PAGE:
PLEASANTON -- A Renaissance is underway in science, and the Tri-Valley -- by virtue of its proximity to the Silicon Valley and its two national laboratories -- is the modern-day Florence.
That analogy formed the central theme of the Sixth Annual Innovation Tri-Valley Forum, a gathering in Pleasanton on Wednesday of Lawrence Livermore and Sandia/California lab officials, medical professionals, investors and entrepreneurs who discussed ways that startups could benefit from the area's available resources.
"We always look for partners," said Betsy Cantwell, director for Economic Development at the Livermore lab. "Technology transfer has been a part of the lab's DNA for 20 years."
Cantwell said the lab has produced 20-30 regional "spinout" companies in the last decade, including HealthTell in San Ramon, and Fathom, a 3-D printing company based in Oakland.
Panelist Rich Stump, co-founder of Fathom, said working with the lab has allowed his company access to high-performance computing, enabling it to solve complex geometric problems.
"Technology is changing very rapidly, and partnering with the labs can help overcome a number of challenges," Stump said.
Malin Young, director of the Biological and Materials Sciences Center at Sandia National Labs, said her center's work with portable medical devices and vaccine delivery systems has resulted in spinoff companies, such as Sandstone Diagnostics, a Livermore startup founded by former Sandia scientist Greg Sommer.
Sommer is developing a simple male fertility test based on the SpinDx technology he helped create at the lab.("We're able to bring lab-accurate tests that people can do at home," Sommer said. "It's a big step for men."
The Tri-Valley's presence in medical innovation was evident in the second of the day's forums at Ruby Hill Winery, on utilizing technology to provide quality medical care.
Lynn Fischer, CEO of Title 21 Software in San Ramon, said her company wants to shift doctors from paperwork to computers to improve care. Technology, Fischer said, could reduce the number of medical errors and allow doctors more time to treat patients.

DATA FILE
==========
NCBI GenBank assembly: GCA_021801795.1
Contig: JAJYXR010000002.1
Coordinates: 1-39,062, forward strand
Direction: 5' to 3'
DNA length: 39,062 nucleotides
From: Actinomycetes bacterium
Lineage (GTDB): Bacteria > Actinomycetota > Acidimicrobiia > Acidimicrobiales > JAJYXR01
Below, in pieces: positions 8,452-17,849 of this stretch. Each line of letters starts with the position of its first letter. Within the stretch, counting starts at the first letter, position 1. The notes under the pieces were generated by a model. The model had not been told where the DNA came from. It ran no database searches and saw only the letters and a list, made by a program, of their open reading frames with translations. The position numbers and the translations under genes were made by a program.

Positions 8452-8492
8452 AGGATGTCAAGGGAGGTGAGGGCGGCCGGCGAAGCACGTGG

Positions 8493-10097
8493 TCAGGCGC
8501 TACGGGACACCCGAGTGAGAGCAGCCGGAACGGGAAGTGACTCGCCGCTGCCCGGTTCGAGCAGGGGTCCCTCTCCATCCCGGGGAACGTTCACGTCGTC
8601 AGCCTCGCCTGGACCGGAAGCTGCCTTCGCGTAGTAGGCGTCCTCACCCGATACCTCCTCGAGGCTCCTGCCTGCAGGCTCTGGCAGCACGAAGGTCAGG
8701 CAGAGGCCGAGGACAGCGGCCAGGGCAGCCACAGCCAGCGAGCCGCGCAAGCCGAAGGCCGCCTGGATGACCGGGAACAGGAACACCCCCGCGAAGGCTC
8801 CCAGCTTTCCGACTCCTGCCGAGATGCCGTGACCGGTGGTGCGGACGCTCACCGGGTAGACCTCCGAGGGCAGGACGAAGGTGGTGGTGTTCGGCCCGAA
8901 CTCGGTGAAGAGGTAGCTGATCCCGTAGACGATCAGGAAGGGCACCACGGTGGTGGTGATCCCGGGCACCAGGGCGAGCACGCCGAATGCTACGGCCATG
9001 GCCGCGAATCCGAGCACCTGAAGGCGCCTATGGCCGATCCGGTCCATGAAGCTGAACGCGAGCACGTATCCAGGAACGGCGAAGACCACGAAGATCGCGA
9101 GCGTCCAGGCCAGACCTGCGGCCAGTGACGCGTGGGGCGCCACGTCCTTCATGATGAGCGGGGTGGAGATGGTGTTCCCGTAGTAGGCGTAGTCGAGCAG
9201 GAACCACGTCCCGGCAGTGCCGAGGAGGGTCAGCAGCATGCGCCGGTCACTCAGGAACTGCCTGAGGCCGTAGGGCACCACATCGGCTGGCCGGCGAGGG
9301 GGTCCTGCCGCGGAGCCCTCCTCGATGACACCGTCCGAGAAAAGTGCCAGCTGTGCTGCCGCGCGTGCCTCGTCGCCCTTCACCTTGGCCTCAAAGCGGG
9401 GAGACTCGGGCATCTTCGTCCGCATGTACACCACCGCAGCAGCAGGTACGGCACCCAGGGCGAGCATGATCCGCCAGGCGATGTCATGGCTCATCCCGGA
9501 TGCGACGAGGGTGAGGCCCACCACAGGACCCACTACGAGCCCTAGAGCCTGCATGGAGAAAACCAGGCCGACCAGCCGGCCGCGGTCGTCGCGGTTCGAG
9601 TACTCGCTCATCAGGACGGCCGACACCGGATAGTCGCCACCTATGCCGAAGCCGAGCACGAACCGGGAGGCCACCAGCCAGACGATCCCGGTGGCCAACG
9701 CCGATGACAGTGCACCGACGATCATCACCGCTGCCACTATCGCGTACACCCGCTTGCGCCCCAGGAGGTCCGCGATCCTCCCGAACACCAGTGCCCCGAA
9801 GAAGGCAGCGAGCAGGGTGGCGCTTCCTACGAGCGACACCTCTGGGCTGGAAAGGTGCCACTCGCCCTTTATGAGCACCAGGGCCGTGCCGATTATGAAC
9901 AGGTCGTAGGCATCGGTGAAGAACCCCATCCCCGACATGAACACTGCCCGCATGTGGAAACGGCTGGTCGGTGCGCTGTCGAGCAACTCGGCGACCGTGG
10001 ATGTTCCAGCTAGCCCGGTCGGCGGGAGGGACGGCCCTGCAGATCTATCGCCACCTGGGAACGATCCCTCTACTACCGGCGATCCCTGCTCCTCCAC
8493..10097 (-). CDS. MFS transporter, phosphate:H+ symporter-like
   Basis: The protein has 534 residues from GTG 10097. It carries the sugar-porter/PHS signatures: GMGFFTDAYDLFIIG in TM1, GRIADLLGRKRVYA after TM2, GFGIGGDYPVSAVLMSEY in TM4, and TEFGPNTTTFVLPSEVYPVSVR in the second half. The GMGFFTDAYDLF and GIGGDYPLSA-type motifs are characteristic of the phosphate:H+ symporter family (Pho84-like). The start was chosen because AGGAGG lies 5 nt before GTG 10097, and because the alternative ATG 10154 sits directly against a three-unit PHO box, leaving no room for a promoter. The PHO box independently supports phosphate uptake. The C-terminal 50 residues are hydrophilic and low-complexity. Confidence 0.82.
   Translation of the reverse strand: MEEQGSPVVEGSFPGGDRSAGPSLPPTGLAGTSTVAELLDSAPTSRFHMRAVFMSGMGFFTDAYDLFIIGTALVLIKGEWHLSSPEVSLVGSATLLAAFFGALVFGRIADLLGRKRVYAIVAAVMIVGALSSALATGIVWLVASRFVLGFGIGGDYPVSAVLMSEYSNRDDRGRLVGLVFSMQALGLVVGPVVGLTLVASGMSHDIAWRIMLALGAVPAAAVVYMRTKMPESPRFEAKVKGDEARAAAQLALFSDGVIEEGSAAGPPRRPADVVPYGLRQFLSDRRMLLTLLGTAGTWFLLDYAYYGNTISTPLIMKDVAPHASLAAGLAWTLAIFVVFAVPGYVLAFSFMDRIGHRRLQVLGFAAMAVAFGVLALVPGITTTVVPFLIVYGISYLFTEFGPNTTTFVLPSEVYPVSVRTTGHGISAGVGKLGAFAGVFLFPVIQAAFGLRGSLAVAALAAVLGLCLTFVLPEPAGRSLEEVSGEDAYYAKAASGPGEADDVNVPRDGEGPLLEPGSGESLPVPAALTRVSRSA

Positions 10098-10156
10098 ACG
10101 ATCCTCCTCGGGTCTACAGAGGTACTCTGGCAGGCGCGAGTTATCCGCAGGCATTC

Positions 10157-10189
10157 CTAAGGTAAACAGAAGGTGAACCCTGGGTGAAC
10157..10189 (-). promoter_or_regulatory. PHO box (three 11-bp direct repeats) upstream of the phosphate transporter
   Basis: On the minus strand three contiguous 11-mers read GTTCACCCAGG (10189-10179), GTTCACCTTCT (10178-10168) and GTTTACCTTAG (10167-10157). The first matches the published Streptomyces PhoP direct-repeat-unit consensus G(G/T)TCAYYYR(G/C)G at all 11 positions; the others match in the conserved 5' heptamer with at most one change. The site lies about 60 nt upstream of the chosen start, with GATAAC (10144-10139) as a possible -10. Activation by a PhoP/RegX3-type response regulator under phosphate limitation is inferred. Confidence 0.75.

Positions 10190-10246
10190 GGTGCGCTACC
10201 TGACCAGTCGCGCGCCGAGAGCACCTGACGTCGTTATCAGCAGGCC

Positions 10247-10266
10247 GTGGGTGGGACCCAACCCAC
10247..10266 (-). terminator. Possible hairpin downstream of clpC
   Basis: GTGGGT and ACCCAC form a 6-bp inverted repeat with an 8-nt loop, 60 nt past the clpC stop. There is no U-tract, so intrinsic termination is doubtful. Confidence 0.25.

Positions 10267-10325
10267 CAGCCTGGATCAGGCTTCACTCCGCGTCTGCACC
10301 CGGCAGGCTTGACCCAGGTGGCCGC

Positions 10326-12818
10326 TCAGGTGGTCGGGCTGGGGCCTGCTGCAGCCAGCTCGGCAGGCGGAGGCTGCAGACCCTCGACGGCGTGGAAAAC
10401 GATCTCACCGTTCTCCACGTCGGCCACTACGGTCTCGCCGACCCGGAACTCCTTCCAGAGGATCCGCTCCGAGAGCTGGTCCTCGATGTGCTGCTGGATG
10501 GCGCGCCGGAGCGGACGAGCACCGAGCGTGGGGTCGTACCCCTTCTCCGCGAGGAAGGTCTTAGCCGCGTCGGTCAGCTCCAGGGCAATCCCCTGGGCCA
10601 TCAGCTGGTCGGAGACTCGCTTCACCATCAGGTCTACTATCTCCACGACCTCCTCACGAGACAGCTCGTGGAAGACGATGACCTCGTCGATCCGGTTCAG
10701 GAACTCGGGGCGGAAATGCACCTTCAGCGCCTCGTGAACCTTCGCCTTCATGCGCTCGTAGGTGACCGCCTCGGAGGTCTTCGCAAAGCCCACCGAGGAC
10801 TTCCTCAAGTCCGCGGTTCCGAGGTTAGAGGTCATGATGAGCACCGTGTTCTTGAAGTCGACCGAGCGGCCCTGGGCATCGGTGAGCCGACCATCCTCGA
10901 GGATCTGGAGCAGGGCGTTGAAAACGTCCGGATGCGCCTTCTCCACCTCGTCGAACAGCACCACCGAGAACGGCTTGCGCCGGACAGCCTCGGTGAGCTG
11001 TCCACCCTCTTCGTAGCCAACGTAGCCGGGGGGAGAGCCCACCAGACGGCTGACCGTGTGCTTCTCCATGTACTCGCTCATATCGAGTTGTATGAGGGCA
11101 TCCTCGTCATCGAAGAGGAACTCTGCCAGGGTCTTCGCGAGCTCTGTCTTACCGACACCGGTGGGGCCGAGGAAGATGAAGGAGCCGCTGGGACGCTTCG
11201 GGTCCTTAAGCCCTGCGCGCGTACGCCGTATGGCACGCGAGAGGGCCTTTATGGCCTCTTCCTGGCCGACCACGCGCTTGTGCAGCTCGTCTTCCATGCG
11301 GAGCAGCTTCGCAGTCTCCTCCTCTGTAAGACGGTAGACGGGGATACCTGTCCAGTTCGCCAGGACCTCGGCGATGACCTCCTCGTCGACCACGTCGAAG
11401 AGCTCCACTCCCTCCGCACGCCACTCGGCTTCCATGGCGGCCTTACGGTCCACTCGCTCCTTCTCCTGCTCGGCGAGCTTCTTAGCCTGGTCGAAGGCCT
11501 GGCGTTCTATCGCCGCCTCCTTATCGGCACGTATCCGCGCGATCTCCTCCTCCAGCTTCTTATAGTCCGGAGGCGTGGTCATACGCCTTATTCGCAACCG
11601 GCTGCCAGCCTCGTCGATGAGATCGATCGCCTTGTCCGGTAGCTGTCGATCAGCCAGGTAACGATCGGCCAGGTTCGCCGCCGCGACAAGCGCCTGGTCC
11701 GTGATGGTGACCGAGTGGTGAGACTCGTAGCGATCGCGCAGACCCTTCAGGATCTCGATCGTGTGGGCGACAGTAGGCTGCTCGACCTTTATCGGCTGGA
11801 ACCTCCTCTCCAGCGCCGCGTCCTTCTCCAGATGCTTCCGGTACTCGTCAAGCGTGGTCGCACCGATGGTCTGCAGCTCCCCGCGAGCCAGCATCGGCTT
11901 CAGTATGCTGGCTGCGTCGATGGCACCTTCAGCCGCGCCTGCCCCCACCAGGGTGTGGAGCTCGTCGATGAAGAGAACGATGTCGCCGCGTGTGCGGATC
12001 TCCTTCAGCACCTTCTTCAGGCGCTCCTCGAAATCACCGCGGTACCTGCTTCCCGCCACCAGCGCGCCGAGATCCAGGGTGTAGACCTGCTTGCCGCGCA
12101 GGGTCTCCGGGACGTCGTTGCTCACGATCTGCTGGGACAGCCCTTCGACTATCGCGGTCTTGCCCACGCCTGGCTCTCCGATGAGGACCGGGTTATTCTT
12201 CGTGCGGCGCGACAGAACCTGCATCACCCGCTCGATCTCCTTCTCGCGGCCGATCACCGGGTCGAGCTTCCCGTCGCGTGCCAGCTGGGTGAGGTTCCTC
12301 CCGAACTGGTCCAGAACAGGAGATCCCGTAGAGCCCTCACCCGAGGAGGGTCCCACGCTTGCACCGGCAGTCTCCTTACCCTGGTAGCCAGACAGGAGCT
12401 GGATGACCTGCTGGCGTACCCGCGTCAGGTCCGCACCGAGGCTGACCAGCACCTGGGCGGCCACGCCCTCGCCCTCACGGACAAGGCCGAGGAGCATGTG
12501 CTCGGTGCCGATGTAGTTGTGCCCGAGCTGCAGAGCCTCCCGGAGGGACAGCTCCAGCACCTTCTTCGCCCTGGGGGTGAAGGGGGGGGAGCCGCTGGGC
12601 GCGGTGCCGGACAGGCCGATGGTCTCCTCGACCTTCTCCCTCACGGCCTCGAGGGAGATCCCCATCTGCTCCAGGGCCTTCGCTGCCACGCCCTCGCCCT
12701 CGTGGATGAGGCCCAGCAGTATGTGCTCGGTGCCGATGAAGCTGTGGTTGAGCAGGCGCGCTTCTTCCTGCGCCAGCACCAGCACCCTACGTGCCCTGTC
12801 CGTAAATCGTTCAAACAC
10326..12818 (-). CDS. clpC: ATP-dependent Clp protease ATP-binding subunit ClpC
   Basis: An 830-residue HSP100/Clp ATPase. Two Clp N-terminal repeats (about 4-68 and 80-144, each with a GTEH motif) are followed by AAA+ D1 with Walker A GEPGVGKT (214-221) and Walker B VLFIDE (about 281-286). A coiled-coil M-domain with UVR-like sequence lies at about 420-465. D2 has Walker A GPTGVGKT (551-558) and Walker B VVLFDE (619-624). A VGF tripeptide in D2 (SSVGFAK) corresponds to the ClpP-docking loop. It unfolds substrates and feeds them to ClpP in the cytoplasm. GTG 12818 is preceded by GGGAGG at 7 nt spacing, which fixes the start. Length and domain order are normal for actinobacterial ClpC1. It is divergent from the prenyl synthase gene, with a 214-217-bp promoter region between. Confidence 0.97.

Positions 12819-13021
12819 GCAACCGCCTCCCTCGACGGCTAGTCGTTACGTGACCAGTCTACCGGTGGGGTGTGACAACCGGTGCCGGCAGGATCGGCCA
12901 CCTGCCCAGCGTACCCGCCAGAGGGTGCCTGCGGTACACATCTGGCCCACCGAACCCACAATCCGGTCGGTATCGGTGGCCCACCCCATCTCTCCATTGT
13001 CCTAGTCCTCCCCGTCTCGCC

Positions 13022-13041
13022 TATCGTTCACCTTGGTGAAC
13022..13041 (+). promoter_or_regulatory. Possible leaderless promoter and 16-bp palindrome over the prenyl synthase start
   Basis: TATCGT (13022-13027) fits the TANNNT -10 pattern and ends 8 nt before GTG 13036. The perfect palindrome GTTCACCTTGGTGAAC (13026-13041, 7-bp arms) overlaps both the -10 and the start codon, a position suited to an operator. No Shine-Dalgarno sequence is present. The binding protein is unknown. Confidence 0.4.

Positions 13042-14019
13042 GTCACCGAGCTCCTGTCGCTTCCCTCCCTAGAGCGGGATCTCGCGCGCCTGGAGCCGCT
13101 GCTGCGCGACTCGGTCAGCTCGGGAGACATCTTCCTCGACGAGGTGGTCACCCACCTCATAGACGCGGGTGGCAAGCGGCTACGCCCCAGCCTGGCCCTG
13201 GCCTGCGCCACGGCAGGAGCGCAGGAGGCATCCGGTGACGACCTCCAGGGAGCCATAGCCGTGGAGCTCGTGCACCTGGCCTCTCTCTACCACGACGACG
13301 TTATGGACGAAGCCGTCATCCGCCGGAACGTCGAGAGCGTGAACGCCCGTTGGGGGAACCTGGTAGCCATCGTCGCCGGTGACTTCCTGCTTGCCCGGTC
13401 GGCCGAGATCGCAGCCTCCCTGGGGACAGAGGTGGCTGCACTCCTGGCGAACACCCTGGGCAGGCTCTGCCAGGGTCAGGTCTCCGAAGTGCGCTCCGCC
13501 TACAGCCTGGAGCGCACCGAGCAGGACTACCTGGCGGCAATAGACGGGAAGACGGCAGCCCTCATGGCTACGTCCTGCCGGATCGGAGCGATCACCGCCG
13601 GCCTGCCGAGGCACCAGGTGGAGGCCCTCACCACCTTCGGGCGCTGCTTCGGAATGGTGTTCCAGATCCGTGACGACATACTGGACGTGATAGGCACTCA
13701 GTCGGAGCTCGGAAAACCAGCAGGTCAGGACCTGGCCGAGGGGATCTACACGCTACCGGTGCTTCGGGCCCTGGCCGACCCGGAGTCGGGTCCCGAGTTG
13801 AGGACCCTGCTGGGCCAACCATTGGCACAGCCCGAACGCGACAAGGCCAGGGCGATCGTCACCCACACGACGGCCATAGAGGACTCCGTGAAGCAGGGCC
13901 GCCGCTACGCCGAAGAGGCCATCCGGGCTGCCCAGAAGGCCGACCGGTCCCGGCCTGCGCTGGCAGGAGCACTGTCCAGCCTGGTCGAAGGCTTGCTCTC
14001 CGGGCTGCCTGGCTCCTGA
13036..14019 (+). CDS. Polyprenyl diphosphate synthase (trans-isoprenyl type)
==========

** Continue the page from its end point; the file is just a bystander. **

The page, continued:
"We're changing people's behavior, and change is tough," Fischer said. "Those people who love paper, you have to convince them the benefits of technology outweighs (the old methods)."
Dr. Rahul Parikh, a physician at Kaiser Permanente in Walnut Creek, is developing technologies to better connect patients with doctors through patient portals, video visits, mobile apps and email.
"For patients, to be able to email is an amazing boon," Parikh said. "For doctors, to pull up X-rays from another hospital is remarkable."
Other panelists spoke of using big data and computer models to predict effects of new drugs and treatments. Enakshi Singh, a product manager at SAP, is part of a team researching human genomics to find preventive methods of care.
Scott Gregerson, CEO of ValleyCare Health System, said his company is using high-tech to help design a distributed type of health care, allowing patients access at a lower cost.
"The next innovation is moving away from a hospital-centric world," Gregerson said. "We have to move health care out of the buildings we work in now and into the community."
Through the forum and future partnerships, Innovation Tri-Valley CEO and Livermore Valley Chamber of Commerce President/CEO Dale Kaye said she hopes the national labs, entrepreneurs and investors can form an "innovation ecosystem" in the region.
"Today is supposed to be about medical innovation and to illuminate what we have here in the Tri-Valley," Kaye said during the conference at Ruby Hill Winery. "It has a brand all its own when it comes to entrepreneurship."
Contact Jeremy Thomas at 925-847-2184. Follow him at Twitter.com/jet_bang.